- Camp – Camping is a good way to save on accommodation costs when staying on the islands. Expect to pay 8 BZD ($4 USD) per night to pitch your tent.
- Take the bus – Try to use the public bus system when possible rather than going on a shuttle service. The public bus is designed to reflect local income, whereas the shuttles reflect tourist prices!
- Hitchhike – It’s a common custom among the locals to simply hitchhike everywhere they need to go. You see old ladies, children, and families on the side of the road looking for a ride. It’s just what they do. My friends and I met great people thumbing it across the country without spending any money at all.
- Combine trips – Many tour operators offer trips that combine popular excursions. These are a good way to save on transfers to each tourist destination as well as possibly get dropped off at your next destination.
- Happy hour – Most bars have a happy hour in the late afternoon and offer 2 for 1 drinks.
- Bring your own food – Because many trips cost extra for lunch, bring your own food and save money.
- Couchsurf – If you plan ahead, you can usually find really nice Couchsurfing hosts all throughout the country. This way, you not only have a place to stay, but you’ll have a local host that can tell you the best places to go and things to see.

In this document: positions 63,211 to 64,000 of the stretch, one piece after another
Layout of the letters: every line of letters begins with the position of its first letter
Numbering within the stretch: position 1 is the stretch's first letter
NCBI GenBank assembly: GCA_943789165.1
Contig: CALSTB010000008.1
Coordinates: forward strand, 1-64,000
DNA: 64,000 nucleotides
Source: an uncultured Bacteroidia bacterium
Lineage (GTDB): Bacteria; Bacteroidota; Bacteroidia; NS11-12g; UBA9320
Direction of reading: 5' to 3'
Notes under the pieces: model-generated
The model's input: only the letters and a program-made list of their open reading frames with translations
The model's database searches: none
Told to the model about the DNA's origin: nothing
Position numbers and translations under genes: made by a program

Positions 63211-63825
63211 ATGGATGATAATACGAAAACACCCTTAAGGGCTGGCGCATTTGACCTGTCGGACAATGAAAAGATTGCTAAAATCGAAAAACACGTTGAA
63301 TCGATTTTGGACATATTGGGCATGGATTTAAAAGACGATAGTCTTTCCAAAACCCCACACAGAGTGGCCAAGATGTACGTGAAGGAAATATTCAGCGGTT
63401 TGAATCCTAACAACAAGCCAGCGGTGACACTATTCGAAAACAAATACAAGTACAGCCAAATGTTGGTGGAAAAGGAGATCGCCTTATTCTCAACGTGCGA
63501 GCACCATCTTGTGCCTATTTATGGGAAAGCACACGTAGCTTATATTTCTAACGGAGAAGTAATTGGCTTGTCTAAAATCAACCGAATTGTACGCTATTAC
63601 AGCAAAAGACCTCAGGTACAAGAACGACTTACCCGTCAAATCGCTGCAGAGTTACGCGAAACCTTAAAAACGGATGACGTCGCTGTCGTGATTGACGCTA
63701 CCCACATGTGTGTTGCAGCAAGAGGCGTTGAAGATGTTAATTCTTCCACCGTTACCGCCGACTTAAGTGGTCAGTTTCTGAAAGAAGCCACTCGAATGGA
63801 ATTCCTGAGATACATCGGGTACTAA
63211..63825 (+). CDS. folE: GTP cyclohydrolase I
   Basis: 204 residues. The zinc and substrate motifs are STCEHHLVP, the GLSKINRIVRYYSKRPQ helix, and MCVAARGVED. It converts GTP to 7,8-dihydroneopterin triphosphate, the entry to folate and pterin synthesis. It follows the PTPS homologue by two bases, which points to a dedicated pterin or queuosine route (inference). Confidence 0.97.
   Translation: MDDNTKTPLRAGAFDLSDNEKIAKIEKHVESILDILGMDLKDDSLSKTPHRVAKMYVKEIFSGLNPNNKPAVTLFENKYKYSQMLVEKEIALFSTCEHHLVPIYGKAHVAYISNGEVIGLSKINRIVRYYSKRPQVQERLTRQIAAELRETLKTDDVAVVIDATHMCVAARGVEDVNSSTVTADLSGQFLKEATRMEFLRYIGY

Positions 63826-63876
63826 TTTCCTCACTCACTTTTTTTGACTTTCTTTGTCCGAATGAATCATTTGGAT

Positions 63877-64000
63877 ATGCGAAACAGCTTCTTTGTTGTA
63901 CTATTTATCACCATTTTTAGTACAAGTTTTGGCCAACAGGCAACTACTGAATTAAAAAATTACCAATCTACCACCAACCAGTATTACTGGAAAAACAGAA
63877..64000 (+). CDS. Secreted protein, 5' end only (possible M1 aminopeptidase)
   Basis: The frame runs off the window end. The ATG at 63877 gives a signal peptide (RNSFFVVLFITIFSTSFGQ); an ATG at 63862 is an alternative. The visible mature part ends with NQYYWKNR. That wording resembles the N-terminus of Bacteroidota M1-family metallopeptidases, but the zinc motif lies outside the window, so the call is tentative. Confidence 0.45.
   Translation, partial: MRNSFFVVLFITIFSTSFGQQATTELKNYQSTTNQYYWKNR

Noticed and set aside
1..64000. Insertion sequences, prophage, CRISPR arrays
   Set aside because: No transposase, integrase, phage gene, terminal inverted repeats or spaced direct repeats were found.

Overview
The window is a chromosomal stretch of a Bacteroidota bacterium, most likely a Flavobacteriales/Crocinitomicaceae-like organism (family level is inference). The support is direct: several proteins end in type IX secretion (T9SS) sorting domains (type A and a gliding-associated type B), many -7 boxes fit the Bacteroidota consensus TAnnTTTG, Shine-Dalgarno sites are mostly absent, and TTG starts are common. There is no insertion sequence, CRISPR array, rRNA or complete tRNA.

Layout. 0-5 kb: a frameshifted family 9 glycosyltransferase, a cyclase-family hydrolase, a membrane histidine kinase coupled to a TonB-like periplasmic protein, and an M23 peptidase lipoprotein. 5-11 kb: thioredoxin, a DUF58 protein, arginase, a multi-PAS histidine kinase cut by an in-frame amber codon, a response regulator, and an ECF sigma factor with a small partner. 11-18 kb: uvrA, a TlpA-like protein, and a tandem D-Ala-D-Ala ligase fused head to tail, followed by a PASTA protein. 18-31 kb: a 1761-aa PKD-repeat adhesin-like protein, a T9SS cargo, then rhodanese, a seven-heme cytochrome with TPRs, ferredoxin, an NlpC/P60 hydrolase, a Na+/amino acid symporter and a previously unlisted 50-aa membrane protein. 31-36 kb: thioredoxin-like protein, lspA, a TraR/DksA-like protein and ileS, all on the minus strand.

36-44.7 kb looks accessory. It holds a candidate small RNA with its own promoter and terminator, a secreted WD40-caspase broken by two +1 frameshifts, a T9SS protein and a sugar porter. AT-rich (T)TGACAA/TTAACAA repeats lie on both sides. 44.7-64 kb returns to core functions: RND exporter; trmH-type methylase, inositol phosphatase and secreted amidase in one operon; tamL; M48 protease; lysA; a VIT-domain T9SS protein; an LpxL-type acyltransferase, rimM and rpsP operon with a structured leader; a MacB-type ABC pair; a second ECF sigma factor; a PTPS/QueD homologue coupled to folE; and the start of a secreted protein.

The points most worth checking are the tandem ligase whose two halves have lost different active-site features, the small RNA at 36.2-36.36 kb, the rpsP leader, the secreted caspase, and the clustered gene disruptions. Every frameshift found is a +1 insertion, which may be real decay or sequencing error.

Where To Stay in Belize
Need a place to stay while you travel? Here are some of my favorite places to stay in Belize:
How to Get Around Belize
Public Transportation – A lot of the destinations within Belize are pretty walkable once you get there, including the parts of Belize City where visitors are most likely to be (and for other areas, you’re better off taking a taxi anyway). Bicycling is also a great way to get around as well, and you can rent a bike for about $20 BZD ($10 USD) per day in many places.
Most taxi fares will be between $6-14 BZD ($3-7 USD), but most will not have fixed meters. You’ll want to agree on the price before you get into the taxi. Otherwise, in the cayes it’s popular to rent golf carts to get around. It’s not overly cheap, however, and can cost you up to $554 BZD ($275 USD) a week.